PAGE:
Anyone who has traveled by airplane has probably gone through a walk-through metal detector. These security devices have also been used in schools, sporting events, government offices, and concerts. They are part of a total security system that includes cameras, door access control, and emergency paging systems.
The Science Behind Metal Detectors
The metal detector utilizes the laws described by a Scottish physicist named James Clerk Maxwell (1831–1879). He discovered that magnetism and electricity are related. An example of the relationship is a coil of copper wire wrapped around a metal nail. When current is applied to the coil, the metal nail becomes magnetized.
When an electric pulse is sent through a coil of wire, it creates a magnetic field. When the field hits a metal object, it reflects back and can be detected using another coil of wire. The size and timing of the detected pulse is used to define the size and position of the object.
How They Work
Walk-through metal detectors typically use pulse induction (PI) technology. The PI systems send powerful, short bursts (pulses) of current through the coil of wire. Each pulse generates a short magnetic field. When a piece of metal passes through the magnetic field, a reflected magnetic field is created. This magnetic field then reacts with the receiver coil, which, in turn, triggers the alarm system. This initiating spike lasts a few microseconds (millionths of a second) and causes a current to run through the coil. This subsequent current is called the reflected pulse and lasts only about 30 microseconds.
A typical PI-based metal detector sends about 100 pulses per second, but the number can vary based on the manufacturer and model, ranging from about 25 pulses per second to over 1,000.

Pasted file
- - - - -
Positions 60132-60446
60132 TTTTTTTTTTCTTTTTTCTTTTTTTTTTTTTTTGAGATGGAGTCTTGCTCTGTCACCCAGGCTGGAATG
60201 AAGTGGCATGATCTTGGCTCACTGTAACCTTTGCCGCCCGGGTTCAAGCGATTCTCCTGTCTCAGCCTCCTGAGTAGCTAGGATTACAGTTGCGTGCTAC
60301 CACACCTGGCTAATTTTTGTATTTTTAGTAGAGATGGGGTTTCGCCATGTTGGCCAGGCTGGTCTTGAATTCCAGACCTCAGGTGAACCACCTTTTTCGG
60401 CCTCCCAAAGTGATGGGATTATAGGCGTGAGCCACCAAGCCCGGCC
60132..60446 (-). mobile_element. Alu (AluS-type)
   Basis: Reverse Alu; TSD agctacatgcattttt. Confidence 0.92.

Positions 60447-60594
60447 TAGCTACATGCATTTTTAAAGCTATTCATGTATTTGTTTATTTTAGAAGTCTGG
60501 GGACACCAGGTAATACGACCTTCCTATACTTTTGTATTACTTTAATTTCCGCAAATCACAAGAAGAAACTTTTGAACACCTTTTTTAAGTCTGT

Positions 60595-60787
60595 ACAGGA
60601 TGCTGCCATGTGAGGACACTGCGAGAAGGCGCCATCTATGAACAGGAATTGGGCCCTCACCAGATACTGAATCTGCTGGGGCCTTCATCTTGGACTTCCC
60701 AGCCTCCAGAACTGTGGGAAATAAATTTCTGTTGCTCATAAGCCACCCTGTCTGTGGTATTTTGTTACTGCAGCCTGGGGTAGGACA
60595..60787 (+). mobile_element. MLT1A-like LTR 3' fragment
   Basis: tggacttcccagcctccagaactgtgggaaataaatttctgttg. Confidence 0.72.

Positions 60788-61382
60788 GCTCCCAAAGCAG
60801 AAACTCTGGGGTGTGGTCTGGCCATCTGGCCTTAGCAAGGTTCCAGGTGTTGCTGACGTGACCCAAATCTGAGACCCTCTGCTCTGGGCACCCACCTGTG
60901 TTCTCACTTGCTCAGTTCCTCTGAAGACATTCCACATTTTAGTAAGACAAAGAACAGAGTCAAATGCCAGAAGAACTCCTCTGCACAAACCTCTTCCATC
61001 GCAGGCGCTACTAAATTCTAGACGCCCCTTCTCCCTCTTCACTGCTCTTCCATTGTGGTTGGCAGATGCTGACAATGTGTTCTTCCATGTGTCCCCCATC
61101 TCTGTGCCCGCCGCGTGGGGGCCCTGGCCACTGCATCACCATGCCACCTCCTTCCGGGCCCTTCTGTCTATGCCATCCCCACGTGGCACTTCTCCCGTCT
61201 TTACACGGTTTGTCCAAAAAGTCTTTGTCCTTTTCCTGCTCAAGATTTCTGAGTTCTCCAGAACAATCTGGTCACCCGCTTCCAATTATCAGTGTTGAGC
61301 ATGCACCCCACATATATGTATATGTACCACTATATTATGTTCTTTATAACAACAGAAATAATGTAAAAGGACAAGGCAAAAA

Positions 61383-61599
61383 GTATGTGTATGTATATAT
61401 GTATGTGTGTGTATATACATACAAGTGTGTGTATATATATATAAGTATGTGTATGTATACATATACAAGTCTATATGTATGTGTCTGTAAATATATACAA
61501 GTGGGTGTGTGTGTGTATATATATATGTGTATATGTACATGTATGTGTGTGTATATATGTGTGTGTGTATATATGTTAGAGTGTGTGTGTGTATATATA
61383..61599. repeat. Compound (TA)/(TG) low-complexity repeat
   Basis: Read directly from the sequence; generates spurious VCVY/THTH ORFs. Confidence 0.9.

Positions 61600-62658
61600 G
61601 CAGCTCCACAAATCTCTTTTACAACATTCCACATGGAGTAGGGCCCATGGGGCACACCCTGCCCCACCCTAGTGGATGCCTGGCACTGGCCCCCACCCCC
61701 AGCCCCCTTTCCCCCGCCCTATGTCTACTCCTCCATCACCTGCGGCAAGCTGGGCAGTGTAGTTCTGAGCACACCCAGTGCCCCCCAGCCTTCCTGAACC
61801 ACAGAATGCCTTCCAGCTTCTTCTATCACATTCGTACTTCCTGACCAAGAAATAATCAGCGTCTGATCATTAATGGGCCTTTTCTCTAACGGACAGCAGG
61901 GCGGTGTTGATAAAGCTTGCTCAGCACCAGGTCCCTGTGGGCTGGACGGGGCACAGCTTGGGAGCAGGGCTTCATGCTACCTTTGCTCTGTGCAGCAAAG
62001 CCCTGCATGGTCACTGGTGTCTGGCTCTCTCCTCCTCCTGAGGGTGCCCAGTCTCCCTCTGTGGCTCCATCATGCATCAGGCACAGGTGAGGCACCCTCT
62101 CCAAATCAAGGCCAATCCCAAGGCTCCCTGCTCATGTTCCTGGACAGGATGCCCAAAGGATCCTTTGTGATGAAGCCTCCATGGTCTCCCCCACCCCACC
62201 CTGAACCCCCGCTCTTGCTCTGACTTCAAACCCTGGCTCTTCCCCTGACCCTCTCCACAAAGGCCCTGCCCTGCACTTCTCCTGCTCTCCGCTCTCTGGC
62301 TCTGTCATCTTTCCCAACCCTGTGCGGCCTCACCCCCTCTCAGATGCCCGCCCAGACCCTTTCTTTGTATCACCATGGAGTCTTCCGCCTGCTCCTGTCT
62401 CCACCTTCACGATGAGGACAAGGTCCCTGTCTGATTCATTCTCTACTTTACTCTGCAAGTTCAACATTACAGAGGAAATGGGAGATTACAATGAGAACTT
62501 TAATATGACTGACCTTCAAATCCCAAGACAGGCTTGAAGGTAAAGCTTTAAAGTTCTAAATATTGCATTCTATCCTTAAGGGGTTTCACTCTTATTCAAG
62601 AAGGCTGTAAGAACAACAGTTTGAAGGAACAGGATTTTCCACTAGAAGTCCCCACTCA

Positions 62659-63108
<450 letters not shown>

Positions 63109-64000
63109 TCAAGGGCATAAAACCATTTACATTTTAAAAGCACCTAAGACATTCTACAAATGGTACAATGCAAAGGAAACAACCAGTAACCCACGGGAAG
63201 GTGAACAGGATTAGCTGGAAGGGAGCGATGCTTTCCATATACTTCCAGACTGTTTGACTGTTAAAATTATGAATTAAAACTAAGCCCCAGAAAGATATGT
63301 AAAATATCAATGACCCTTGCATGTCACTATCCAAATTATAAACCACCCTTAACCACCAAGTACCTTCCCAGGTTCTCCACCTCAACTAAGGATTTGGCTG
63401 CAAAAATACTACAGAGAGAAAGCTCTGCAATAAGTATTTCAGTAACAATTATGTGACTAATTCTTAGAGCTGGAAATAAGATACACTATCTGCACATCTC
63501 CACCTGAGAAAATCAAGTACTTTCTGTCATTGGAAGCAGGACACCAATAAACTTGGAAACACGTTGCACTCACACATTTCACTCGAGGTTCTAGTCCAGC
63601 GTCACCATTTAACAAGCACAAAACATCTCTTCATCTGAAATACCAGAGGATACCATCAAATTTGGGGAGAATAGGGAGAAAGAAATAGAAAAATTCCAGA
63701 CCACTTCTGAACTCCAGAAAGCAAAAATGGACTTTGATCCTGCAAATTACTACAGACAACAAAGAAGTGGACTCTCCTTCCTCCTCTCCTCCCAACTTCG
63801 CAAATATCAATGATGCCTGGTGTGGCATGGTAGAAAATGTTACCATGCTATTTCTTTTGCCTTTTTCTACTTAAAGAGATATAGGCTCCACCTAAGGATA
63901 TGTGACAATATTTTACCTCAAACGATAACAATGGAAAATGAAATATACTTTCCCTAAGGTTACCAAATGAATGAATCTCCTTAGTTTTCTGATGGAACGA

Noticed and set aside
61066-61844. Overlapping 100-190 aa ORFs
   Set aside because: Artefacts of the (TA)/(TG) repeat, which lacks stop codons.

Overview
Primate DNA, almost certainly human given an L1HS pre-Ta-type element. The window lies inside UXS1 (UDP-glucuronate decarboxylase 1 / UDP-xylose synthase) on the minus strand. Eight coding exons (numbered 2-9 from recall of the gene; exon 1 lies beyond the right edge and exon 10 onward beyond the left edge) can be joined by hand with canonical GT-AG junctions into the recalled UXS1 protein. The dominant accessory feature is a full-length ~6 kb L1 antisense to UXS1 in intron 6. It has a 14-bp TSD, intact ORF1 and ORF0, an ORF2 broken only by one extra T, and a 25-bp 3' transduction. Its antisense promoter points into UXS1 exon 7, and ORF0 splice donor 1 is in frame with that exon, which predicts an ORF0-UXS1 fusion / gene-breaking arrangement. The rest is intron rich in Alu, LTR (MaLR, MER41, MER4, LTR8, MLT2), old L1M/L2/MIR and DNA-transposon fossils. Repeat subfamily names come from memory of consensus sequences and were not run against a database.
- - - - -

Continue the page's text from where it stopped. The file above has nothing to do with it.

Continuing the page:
The walk-through metal detectors create large magnetic fields that cover all of the space inside the rectangular arch of the metal detector. If a person walks through the metal detector and sets off the alarm, airport security is informed that this person could potentially be hiding a dangerous, metal-based weapon, such as a knife or a gun, and further research is conducted.
The latest metal detectors have multiple zones that not only sound an alarm but also can tell the security person where the metal object is located.
The multi-zone walk-through metal detectors contain multiple coils that create the separate detection zone. They can detect multiple objects, and display all the areas where they can be found. Systems are available with up to 33 zones. There are alarm lights on the side of the unit making it much easier for the security person to find the object. To learn more, take a look at our video about “How Walk-through Metal Detectors Work.”
Walk-Through Metal Detectors are Safe and Effective
The Health Physics Society wrote a fact sheet on airport security that said, “Even though magnetic fields [created by metal detectors] are a form of radiation, the radiation the machine emits is nonionizing … [and] does not cause biological damage. Therefore, even repeated exposure to metal detectors has no associated radiation risk.” With this in mind, airport metal detectors provide a very effective and safe method of enforcing security in airports, schools, and businesses.
Walk-through metal detectors utilize magnetic fields to detect metal that passes through them. The science behind how they work is based on Maxwell’s equations. The latest detectors include multiple detection zones allowing them to pinpoint the location of the metal causing the alarm. They have been proven to be a safe and effective method for maintaining security.
If you need help selecting the right walk-through metal detector, please contact us at 1-800-431-1658 in the USA, or at 914-944-3425 everywhere else, or just use our contact form.